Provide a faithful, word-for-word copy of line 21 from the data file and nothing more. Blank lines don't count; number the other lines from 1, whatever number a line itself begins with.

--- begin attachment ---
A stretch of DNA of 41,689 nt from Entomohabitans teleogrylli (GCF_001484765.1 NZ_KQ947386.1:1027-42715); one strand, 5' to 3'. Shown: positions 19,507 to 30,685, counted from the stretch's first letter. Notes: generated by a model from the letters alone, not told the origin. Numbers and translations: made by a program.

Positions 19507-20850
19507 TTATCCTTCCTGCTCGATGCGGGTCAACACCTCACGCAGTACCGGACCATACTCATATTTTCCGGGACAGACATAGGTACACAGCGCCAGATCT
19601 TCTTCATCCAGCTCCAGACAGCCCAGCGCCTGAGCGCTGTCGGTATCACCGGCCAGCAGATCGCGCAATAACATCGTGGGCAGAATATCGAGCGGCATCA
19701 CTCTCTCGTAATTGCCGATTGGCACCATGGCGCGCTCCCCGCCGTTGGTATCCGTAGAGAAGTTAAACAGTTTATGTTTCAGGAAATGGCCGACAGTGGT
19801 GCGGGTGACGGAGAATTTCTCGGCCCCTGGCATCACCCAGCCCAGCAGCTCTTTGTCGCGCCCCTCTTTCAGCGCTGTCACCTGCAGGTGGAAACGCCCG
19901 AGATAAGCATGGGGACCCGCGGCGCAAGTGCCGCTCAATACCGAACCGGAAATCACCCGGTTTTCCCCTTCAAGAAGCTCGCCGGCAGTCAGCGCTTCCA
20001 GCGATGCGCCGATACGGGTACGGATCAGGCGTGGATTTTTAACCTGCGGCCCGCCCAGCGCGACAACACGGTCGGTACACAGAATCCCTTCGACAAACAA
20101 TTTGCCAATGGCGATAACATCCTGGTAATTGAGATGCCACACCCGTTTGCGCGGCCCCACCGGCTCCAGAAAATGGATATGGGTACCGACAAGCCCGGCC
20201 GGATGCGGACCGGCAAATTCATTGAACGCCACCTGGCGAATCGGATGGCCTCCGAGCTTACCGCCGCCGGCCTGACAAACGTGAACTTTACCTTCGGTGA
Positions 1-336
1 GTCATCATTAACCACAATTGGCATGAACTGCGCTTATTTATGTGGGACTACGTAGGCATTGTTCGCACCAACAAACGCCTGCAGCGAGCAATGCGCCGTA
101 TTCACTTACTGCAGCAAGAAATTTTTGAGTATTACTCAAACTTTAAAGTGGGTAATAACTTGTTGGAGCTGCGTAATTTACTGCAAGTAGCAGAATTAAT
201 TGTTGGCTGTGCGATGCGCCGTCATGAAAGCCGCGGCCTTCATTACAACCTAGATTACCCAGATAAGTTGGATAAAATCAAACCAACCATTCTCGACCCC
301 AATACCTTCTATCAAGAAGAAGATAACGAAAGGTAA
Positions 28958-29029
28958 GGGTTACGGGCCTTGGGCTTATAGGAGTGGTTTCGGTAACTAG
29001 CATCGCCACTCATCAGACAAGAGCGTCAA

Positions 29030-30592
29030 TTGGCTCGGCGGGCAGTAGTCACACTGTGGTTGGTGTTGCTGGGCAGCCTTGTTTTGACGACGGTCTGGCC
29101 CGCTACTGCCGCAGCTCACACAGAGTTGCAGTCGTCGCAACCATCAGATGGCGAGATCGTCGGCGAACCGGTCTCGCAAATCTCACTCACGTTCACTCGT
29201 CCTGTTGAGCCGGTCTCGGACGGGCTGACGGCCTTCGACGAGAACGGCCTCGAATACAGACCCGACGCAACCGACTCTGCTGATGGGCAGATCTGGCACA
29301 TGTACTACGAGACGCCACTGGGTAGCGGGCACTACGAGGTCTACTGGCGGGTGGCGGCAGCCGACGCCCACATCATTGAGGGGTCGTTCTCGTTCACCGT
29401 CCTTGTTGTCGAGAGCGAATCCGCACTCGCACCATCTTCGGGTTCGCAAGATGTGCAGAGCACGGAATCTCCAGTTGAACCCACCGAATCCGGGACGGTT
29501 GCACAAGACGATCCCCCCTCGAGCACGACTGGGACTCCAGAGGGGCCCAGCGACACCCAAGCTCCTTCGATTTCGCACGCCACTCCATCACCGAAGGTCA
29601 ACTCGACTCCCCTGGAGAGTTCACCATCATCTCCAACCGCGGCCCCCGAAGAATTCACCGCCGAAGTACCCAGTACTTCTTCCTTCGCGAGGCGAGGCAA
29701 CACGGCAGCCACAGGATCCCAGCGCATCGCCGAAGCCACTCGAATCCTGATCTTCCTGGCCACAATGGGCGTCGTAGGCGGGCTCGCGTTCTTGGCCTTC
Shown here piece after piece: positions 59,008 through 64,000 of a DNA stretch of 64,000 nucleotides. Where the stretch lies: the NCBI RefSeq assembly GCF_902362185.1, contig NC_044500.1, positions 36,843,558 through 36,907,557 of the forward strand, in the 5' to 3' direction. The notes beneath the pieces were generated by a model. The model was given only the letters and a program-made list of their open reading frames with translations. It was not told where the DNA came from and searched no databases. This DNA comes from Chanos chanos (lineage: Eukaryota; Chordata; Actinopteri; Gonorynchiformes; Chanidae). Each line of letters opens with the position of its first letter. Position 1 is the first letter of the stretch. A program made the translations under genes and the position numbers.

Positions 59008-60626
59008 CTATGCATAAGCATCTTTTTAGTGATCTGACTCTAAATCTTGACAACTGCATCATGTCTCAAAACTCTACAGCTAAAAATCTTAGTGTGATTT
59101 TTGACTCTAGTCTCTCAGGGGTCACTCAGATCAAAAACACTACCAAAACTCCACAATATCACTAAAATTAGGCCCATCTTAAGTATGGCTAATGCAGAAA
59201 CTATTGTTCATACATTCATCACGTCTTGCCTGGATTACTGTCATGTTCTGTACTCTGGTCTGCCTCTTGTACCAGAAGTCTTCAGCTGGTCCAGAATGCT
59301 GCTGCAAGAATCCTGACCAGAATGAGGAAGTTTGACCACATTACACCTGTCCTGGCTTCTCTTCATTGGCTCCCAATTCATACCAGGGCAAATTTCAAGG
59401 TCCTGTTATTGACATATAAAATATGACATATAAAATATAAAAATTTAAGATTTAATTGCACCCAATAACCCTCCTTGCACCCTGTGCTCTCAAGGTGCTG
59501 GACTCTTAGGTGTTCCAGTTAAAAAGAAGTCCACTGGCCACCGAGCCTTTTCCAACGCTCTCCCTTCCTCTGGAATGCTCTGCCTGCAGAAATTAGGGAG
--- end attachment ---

29101 CGCTACTGCCGCAGCTCACACAGAGTTGCAGTCGTCGCAACCATCAGATGGCGAGATCGTCGGCGAACCGGTCTCGCAAATCTCACTCACGTTCACTCGT